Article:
“I think when you’re involved in the sport, you kind of go into a cocoon. I think you need to be in that cocoon to do your best, whether it’s as a player or a coaching staff.
“Does everyone here care about the significance of the tournament? Absolutely. But they’re going to wake up and do the same thing tomorrow that they did last week in Washington, or Detroit, or Tampa Bay, or Pittsburgh, or Chicago.
“Their creatures of habit, and that’s how they perform at their best.”
'You have a chance'
Babcock is celebrated for his ability to prepare a team. He first demonstrated it to hockey fans in Detroit in 2003 when his Ducks ousted the Red Wings in a four-game sweep, and many of the current Red Wings cite it as one of the strengths of the team, especially with the roster in transition the past two seasons.
As he anticipated the Games in his office, that ability married to Babcock’s intensity made his explanation about preparing for the Olympic gold medal a rapidly delivered run-on sentence.
“I believe if you do all things — if you have a gold medal plan and a gold medal process in picking your coaches and your management team, and then you have a gold medal process in developing your summer camp, and you have a gold medal process in your selection process, and then you have a gold medal execution in preparing for your event, and then you have gold medal preparation while you are over there, and you get better each and every day — you have a chance,” he said.
“But just a chance.”
Even with that, he said, whether it is coaching in a tournament at the level of youth hockey, in the NHL, or the Olympics, the planets must also align.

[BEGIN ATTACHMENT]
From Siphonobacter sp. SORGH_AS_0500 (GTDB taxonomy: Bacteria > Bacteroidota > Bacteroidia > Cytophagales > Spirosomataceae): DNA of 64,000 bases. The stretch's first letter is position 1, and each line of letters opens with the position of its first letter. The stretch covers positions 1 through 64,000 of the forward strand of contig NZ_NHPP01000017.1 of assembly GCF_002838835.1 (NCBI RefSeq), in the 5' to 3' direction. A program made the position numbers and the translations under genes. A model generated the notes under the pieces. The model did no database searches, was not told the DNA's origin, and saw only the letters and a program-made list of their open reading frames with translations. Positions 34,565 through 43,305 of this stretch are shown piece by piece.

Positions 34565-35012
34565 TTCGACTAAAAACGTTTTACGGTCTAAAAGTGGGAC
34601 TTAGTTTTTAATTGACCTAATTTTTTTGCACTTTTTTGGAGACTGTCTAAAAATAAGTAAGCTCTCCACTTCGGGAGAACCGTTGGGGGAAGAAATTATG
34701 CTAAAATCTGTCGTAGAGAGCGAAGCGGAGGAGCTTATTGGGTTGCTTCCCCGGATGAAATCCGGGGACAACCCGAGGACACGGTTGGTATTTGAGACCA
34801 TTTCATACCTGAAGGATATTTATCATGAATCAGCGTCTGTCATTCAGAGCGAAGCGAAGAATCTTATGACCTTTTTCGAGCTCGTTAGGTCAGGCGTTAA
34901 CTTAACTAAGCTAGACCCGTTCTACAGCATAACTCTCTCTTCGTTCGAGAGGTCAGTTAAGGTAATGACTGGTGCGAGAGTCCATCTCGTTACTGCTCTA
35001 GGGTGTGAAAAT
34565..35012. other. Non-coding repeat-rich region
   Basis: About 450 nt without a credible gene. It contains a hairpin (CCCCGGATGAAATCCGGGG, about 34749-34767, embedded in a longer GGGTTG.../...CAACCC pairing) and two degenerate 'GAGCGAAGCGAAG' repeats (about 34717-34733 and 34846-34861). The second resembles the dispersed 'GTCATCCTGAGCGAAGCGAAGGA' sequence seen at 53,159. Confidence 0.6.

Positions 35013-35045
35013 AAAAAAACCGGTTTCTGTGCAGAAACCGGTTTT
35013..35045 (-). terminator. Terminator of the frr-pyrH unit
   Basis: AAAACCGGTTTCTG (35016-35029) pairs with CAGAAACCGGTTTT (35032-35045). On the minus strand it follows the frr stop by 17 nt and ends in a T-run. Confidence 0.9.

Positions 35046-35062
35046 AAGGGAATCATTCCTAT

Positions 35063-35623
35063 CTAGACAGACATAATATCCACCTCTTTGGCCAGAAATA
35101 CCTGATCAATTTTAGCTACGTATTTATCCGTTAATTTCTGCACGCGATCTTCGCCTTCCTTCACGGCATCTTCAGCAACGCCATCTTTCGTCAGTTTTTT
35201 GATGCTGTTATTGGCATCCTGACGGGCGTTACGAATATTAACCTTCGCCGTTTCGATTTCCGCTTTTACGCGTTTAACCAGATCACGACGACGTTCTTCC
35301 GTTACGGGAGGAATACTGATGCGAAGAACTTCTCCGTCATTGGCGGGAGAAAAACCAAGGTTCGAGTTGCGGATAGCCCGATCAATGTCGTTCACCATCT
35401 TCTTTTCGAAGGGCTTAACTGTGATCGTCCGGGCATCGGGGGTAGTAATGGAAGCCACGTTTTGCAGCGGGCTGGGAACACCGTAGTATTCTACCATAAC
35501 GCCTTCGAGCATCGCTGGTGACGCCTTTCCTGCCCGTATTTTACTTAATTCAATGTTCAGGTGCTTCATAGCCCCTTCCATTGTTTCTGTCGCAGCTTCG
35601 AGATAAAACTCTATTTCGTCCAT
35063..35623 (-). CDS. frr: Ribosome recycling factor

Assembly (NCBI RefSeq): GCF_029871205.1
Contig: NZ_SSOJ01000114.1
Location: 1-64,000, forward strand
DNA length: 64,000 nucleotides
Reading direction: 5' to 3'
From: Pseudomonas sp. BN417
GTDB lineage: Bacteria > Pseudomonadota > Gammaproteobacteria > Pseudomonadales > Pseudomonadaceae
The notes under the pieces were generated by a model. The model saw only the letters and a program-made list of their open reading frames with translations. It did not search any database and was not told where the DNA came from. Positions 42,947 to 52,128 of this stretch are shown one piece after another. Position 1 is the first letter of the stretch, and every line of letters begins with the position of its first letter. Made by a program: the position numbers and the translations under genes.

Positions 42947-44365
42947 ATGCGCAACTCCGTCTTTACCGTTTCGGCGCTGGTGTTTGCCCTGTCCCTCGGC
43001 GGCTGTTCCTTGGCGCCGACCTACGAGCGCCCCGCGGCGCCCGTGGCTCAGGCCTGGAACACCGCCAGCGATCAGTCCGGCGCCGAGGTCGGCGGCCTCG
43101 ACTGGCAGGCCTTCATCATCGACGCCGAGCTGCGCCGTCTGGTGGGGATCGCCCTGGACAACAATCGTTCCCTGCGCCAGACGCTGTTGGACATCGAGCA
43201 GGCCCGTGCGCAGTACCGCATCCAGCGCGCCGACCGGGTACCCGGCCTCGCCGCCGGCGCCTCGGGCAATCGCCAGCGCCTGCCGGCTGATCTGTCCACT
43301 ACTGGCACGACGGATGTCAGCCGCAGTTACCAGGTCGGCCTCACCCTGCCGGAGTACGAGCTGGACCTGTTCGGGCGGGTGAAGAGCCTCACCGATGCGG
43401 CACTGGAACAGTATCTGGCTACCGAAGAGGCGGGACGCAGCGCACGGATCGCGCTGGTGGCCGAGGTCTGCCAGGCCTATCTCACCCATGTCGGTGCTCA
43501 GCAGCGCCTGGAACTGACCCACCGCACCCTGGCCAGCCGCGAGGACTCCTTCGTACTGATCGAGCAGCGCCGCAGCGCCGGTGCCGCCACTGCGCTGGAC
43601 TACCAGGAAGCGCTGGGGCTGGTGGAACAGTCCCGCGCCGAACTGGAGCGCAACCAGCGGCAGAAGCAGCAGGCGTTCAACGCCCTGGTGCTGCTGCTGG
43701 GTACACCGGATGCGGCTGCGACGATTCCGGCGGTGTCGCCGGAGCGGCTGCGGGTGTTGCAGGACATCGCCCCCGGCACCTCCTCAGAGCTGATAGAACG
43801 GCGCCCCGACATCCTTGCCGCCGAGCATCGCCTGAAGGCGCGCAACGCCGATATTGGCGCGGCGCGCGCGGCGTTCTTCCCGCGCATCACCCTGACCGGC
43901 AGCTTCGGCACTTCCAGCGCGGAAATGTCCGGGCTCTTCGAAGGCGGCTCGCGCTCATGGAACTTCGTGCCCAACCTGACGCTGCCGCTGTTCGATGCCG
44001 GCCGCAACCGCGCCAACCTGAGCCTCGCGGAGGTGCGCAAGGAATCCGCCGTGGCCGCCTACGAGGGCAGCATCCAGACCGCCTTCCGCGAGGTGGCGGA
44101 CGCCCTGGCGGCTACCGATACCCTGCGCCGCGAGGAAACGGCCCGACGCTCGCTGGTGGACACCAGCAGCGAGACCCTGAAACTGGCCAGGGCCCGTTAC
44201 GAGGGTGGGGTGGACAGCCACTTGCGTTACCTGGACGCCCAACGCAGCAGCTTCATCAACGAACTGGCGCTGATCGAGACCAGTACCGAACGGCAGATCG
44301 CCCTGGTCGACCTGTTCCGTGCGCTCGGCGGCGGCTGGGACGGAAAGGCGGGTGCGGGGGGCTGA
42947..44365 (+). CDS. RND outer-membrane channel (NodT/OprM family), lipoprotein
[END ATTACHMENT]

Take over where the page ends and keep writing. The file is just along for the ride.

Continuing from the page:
He recalled in detail, how Canada won the gold in Vancouver, with the Swiss team taking it to overtime, Roberto Luongo making a game-saving save against Slovakia, and playing the United States into overtime.
“And that’s a year when things went good,” he said, breaking into a smile.
“So, if you think the other teams aren’t going to be good, or aren’t going to be prepared to win; they are.
“We understand all that. But where would you rather be?
“That’s the way I look at it.
“You know, this pressure thing and all that, it’s just means like I say to you all the time, you have a chance. Let’s get after it!”
'An exciting challenge'
Babcock spoke of the players and the management group of the Canadian team, which, in addition to Yzerman and Holland includes Doug Armstrong, general manager of the Blues; Kevin Lowe, director of hockey operations for the Oilers; Peter Chiarelli, general manager of the Bruins; Ken Hitchcock, coach of the Blues; Lindy Ruff, coach of the Stars; and Claude Julien, coach of the Bruins.
“They all have a lot of miles on them, all have a pretty good resumes, all are pretty steady on the rudder,” Babcock said. “So that pressure stuff doesn’t overwhelm you.
“We’re going to work to do everything we can to celebrate like we did in Canada, like we got to last time.”
If Yzerman, Babcock and Holland can help Canada win a consecutive Olympic gold, it would be the first country to repeat in the NHL era in the Olympics.
Yzerman was asked to compare the pressure now with trying to win in Canada in 2010.
“Again, I don’t worry so much about the pressure, but it is an exciting challenge,” said the captain, who returned the Stanley Cup to Detroit after 43 seasons and went on to win two more as a player and another in the front office.
“As a group and the coaching staff, the opportunity to go to Russia to try to be a Canadian team to win outside of North America that was an exciting opportunity.
“And, as pretty competitive guys, we decided we wanted to be a part of it.”